Interest in building along high-frequency transit routes is shaping regional development trends, and will continue to do so, according to a report by Metro Transit’s Transit Oriented Development Office.
The report found that around one-third of the region’s residential multifamily development between 2009 and 2017 happened within a half-mile of current and planned light rail and bus rapid transit stations. That’s roughly 15,000 new housing units.
Transit extends the urban core
Sherman Associates is one Twin Cities developer that chooses to build residential multifamily properties along transit.
“We’re always looking for what things are going to keep our buildings full and keep people wanting to pay a competitive rate to live there,” said Shane LaFave, director of multifamily development. “And, being located next to transit is one of those big boxes you can check.”
LaFave pointed to about 20 projects that developers have already started or are in the works on the METRO Green Line extension, even though that line isn’t built yet. “The reason that we like developing on transit lines is because we see it as the extension of the urban core. We’ve really tried to focus on light rail stations and, now, bus rapid transit lines are coming.”
The report points out that there has been far more development along the METRO Blue Line and Green Line than the two bus rapid transit lines included in the study. LaFave acknowledged that development along these lines may take a little more time and education.
“I think that bus rapid transit will make a difference eventually,” said LaFave. “People don’t know what bus rapid transit is yet. Getting people up to speed on what it really is isn’t there yet.”
Bus rapid transit will provide faster, more frequent, and reliable service for millions of people across the metro area. If the additional funds proposed by Gov. Walz are approved, the region is looking to add one rapid bus line a year for the next decade.
As those lines develop, developers, including Sherman Associates, will continue to evaluate potential development with an eye to transit, said LaFave. “It fits our vision, it fits our goal and people seem to desire those buildings.”
Building community on the Green Line
The value of developing housing, businesses and other amenities along high-frequency transitways comes from the accessibility it provides residents, customers and employees, the report concluded.
Springboard for the Arts took these factors into consideration when the organization began searching for a new space. “When we decided we wanted to start looking for a new location that we could own, being on the Green Line was kind of a non-negotiable,” said Executive Director Laura Zabel. “That was one of our biggest priorities was not just to be near it but we wanted to be on it.”
The convenience and visibility of the new SpringBOX! site has already brought value to the organization, even though the doors aren’t open yet. In partnership with the city, organizations and neighbors, they’ve hosted projects, workshops and events that have brought more people in.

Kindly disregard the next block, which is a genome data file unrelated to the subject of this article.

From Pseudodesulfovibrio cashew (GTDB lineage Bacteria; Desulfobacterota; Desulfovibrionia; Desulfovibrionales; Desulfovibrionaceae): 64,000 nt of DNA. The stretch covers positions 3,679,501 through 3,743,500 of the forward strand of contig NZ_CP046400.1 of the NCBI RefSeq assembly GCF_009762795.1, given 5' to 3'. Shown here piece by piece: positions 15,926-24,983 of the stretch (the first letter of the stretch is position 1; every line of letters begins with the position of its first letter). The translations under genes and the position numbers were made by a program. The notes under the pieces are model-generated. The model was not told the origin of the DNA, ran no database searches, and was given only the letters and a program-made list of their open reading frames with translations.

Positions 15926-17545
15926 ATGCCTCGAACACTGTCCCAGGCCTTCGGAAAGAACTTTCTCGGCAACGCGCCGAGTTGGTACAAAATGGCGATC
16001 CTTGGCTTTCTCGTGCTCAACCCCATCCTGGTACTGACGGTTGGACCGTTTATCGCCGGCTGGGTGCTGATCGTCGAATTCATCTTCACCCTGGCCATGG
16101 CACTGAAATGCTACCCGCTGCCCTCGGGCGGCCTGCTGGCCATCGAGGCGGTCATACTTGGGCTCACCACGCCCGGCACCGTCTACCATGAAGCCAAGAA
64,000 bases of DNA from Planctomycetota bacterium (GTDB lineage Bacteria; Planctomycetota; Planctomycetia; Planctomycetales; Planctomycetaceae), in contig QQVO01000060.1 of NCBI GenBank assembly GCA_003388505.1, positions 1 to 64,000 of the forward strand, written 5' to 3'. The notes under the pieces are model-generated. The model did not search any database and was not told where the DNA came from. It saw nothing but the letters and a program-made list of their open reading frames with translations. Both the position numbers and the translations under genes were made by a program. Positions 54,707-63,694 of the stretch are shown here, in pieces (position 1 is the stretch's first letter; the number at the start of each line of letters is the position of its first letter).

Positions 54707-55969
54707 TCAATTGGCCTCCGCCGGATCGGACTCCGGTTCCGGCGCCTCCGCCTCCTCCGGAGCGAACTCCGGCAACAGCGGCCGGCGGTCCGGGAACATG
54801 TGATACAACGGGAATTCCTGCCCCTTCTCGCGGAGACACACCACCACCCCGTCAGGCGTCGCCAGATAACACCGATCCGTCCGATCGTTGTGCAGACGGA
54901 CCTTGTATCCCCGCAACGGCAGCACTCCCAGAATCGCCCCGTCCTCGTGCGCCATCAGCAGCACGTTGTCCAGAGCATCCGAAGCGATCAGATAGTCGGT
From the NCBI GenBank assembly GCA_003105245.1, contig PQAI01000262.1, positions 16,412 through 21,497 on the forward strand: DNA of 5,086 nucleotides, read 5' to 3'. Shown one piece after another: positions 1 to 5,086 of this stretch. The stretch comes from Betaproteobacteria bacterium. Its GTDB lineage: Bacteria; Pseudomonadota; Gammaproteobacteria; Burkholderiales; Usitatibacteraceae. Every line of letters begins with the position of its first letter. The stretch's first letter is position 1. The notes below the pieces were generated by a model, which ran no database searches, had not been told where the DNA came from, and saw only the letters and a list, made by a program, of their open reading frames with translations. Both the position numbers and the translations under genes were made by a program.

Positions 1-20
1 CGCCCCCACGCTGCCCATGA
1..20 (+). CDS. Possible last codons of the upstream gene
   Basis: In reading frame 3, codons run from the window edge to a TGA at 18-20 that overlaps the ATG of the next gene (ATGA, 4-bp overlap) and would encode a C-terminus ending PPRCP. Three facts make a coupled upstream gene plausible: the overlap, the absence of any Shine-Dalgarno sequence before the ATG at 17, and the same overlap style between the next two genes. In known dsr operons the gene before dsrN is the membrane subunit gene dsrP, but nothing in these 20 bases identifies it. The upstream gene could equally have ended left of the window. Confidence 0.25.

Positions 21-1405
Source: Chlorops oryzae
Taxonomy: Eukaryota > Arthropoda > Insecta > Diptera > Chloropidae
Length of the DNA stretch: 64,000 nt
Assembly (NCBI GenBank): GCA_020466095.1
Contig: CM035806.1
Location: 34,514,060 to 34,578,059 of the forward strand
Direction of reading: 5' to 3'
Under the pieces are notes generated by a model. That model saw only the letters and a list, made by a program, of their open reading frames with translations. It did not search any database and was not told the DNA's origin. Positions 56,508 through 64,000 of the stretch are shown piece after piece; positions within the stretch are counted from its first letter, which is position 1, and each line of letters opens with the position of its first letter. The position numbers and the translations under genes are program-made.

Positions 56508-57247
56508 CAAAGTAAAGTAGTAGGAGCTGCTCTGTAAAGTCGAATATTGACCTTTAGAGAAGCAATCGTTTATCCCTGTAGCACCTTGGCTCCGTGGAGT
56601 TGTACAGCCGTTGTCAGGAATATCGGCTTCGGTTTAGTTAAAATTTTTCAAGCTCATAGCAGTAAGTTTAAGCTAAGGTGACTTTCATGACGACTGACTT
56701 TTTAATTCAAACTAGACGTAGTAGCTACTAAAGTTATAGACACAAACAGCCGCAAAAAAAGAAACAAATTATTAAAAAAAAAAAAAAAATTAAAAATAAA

“Part of why the events and trainings we’ve hosted at that space have been so popular [is the location] is so accessible, people know where it is, they know how to get there, it feels really visible, and has this really porous relationship with the street and the neighborhood,” Zabel said.
And, the organization looks forward to seeing how that grows when they fully transition to their new space late 2019 or early 2020. “Having been involved during the (Green Line) construction and in the organizing work in the neighborhood, it makes it all the more exciting for us to be a more permanent part of the neighborhood,” she said.
Springboard for the Arts thinks of creativity and culture as a natural resource that exists in every community. The organization is the infrastructure that helps communities and neighborhoods tap into and take care of that resource.
Development means investment in community
Just as Springboard for the Arts chose to locate on transit, between 2003 and 2017, about a third of the region’s commercial development was within a half-mile of current and planned light rail and bus rapid transit stations — that’s around $3.7 billion worth of investment.
“It’s important to remember that, more than the dollar amount, this represents more community members, residents and jobs along transit,” Associate Planner Michael Greif said. “That allows the region to grow more efficiently and for Metro Transit to accomplish its mission.”
Greif analyzed the data, which relied on building permit information collected by the Council. Transitways included in the study include the METRO Green Line, Blue Line, A Line, Orange Line and extensions of the Green and Blue lines.
As the Twin Cities region continues to grow in the coming decades, the report concluded, the amount of development that occurs along transit will be an important indicator not only of the effectiveness of transit but of the region’s ability to grow efficiently.
More information about transit-oriented development
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